A bit of the magic is gone

My oldest daughter figured out the Easter Bunny wasn’t real this Easter. We put their initials on the girls’ eggs using stickers and my daughter spotted one of those stickers stuck accidentally to my wife’s shirt. She asked about it and my wife came up with some excuse. But it started the wheels turning. The question must have been turning over in her mind all day.

That night she came downstairs after her bedtime, while I was out, and asked my wife directly if the Easter Bunny was real. My wife confessed it wasn’t. There were tears.

I knew it was inevitable that she’d figure things like that out. This past Christmas she asked about Santa. I dissembled and dodged as best I could, usually turning the question back on her, “Do you believe he’s real?”. It happened to all of us. We all figured out that magic we thought existed doesn’t. It’s happening to her now. It hurts to see it start.

It led to the inevitable follow up questions, “What about Santa?”, and “Is the tooth fairy real?” We came away with Santa still existing, but not the tooth fairy. (My daughter was tipped earlier this year when she found one of her old teeth, but chalked it up to a mistake by the tooth fairy.)

As I sit here, I can’t remember much about when I figured out when all these legendary gift givers weren’t real. I can’t remember how upset I was, or for how long, just that it felt like the floor had dropped out from beneath me. Part of that was probably due to the adults in my life pushing the belief on me, then admitting they’d lied about it; a conspiracy of adults out to dupe kids into believing in mythic figures. And we come up with more elaborate means of explaining the flaws in the story as they get older and start identifying them. (In a way it’s a lot like religion). So maybe the reason it hurts to see her cry at finding out the Easter Bunny and Tooth Fairy are lies is because I feel guilty. There’s some relief that she knows. Now we don’t have to continue lying to her about that. And she promised not to tell our younger daughter, so now she’s part of the conspiracy. One other bothersome thing is the disapproval we, as parents, would receive if we didn’t participate in the Santa Bunny Fairy conspiracy.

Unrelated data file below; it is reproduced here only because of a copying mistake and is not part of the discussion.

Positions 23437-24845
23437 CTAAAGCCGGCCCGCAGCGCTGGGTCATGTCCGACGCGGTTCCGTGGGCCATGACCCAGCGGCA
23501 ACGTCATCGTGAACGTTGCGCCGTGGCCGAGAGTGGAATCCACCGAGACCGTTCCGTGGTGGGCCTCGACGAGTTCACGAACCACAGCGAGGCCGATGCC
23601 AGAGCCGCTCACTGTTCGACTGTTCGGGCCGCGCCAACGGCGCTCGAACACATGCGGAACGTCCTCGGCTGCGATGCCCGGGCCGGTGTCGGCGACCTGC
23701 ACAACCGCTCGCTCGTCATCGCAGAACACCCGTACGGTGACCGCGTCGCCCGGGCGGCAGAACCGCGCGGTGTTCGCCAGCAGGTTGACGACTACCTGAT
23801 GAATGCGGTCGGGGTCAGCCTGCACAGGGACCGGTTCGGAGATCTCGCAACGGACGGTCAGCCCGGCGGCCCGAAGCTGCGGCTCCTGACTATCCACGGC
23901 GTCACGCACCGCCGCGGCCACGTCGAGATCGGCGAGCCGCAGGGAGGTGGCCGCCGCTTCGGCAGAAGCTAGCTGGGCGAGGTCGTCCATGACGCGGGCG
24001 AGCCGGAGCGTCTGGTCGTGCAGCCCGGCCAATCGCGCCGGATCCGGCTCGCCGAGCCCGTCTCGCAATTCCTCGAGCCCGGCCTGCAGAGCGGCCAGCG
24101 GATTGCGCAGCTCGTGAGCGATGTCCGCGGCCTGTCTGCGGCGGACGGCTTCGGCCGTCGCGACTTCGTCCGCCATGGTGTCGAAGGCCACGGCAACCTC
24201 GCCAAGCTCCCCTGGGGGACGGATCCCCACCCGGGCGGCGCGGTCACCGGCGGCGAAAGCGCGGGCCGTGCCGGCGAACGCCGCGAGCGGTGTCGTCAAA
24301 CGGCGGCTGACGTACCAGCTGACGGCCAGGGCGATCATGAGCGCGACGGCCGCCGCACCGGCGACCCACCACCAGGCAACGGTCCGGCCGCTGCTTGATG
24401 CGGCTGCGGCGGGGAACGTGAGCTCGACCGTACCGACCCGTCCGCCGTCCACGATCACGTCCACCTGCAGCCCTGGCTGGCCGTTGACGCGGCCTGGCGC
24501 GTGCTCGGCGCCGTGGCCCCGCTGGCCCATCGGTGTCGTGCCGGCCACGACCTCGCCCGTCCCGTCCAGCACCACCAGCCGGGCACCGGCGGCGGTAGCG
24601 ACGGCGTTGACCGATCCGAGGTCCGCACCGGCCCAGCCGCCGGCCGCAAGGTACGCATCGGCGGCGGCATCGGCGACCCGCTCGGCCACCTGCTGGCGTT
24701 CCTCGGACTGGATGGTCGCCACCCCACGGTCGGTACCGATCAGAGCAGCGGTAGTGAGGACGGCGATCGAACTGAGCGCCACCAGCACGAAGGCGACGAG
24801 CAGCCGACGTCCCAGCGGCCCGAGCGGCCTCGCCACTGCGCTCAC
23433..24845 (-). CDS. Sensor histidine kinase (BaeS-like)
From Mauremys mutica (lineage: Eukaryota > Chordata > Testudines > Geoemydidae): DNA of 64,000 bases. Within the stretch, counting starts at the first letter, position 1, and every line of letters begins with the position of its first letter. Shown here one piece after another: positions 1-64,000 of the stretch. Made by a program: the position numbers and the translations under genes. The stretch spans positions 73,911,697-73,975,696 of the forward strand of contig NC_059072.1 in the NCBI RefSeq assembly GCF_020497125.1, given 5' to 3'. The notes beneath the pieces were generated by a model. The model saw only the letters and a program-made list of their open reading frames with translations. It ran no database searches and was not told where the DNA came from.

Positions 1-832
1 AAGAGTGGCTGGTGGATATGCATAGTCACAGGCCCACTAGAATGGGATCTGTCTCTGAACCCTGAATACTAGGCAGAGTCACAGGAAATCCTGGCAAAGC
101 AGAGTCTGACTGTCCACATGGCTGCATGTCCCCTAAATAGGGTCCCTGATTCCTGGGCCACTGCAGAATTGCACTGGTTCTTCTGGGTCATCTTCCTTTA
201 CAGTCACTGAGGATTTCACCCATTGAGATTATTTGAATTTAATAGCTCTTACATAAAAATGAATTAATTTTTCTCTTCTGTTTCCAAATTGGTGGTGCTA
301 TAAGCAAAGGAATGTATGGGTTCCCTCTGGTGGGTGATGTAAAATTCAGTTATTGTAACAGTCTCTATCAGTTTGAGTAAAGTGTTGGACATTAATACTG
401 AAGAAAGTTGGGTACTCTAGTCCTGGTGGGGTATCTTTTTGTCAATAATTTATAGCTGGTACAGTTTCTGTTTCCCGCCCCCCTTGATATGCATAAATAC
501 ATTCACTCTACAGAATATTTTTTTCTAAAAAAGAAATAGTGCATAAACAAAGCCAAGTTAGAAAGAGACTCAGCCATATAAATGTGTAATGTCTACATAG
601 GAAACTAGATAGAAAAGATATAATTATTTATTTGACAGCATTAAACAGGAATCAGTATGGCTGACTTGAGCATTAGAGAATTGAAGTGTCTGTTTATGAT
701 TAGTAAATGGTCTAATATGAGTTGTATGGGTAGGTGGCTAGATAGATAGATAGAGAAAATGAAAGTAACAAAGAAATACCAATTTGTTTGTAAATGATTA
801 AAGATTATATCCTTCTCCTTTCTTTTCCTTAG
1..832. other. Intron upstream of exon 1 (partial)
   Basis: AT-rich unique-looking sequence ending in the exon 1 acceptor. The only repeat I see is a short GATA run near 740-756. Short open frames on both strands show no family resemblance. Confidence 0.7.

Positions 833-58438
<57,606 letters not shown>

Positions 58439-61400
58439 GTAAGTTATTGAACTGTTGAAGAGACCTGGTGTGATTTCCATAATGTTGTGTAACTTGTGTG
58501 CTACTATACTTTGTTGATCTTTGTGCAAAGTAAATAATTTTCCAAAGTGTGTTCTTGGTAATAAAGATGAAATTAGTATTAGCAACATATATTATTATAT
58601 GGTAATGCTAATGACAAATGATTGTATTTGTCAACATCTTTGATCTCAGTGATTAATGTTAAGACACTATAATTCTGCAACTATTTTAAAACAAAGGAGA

Is the argument that we come up with for pushing these stories that kids need magic in their lives? But with so much that’s wondrous in the world, why do we need these figures? One’s used as a bribe for good behaviour and another is a corporate shill for confectioners. A negative way to look at them, but valid. We could do just fine with saying it’s parents who do it all.

What I hope I can replace that false magic, from a made-up menagerie of characters, is wonder at the endless complexity of the world around us, from particle physics to astrophysics. That’s real magic.

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